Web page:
When I was 12 years old, I saw Lily Tomlin in Jane Wagner’s The Search for Signs of Intelligent Life in the Universe at the Kennedy Center in Washington DC. I would say that I was lucky, but it wasn’t luck, it was fate. I have loved Lily Tomlin since I could remember. Edith Ann was my best friend. But getting to see such a brilliant performer, on stage in a solo performance, changed my life. Not only did it foster my love of theatre, of great comic writing and women actors, but it gave me the idea of what was possible in life. I was learning the lessons of the show through the messages and the fact of the show in real time. I would describe the plot, but it wouldn’t do it any justice or probably make much sense. If you haven’t seen or read it, then you must. Just keep in mind the idea that reality is a collective hunch and you will be fine.
Lily and Jane, work and life partners for almost 50 years, wrote this show to make people laugh and move society forward. Girls who saw or read it were empowered by the words themselves and the fact that they were written and performed by successful women. I performed monologues from the show throughout high school and even as my audition for college theatre programs. The biggest takeaways for me were to question everything and that you have to forge your own path to find happiness in life. If the road map shows no way that you want to go, make a new way. Write your own stories, songs, poems, novels, films, etc. The legend comes with the passion and dedication to making it your truth. Because no one will care about you or your creative output if you don’t first, and champion it. Besides, legends are not meant for their own times, they are for both the future and for history.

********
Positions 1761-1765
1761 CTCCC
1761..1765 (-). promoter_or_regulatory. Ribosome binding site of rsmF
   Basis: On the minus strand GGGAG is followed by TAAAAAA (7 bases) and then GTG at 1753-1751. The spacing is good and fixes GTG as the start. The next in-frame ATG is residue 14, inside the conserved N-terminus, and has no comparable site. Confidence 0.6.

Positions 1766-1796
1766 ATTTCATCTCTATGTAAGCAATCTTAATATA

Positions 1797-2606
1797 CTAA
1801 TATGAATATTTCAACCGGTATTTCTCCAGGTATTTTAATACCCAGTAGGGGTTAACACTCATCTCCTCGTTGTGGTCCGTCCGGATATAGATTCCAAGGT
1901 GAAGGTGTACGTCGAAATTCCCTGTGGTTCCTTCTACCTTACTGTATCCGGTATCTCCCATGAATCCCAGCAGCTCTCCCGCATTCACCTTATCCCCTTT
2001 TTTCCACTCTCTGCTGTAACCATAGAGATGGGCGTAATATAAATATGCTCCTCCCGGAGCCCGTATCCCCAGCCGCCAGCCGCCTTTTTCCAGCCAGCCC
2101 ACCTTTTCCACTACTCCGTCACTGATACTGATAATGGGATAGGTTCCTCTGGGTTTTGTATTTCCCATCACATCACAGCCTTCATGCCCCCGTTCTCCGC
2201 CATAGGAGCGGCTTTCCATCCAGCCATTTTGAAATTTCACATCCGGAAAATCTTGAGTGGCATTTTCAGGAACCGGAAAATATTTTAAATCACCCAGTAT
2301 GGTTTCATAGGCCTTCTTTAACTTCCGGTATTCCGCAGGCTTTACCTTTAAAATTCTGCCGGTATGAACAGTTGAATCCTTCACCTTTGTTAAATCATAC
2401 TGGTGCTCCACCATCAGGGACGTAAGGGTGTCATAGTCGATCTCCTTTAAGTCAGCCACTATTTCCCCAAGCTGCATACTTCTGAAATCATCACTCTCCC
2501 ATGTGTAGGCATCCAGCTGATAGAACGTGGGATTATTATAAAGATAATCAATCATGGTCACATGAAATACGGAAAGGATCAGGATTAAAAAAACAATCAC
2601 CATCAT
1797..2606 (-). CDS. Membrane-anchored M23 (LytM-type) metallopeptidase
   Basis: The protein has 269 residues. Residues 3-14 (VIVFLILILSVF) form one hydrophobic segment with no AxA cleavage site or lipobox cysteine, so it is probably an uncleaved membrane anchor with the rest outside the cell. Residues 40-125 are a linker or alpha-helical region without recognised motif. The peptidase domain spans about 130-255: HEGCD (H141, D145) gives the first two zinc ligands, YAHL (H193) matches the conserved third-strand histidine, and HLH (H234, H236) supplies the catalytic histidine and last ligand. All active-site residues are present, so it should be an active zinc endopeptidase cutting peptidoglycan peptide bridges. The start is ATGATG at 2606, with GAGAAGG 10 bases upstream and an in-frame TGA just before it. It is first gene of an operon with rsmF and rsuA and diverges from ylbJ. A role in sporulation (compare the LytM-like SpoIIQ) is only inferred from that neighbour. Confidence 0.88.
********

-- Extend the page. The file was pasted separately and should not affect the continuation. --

-Ashley E. Remer
Girl Museum Inc.
Note: There aren’t really any clips of Lily doing the stage version online. There is a recent conversation about the show with both Lily and Jane here.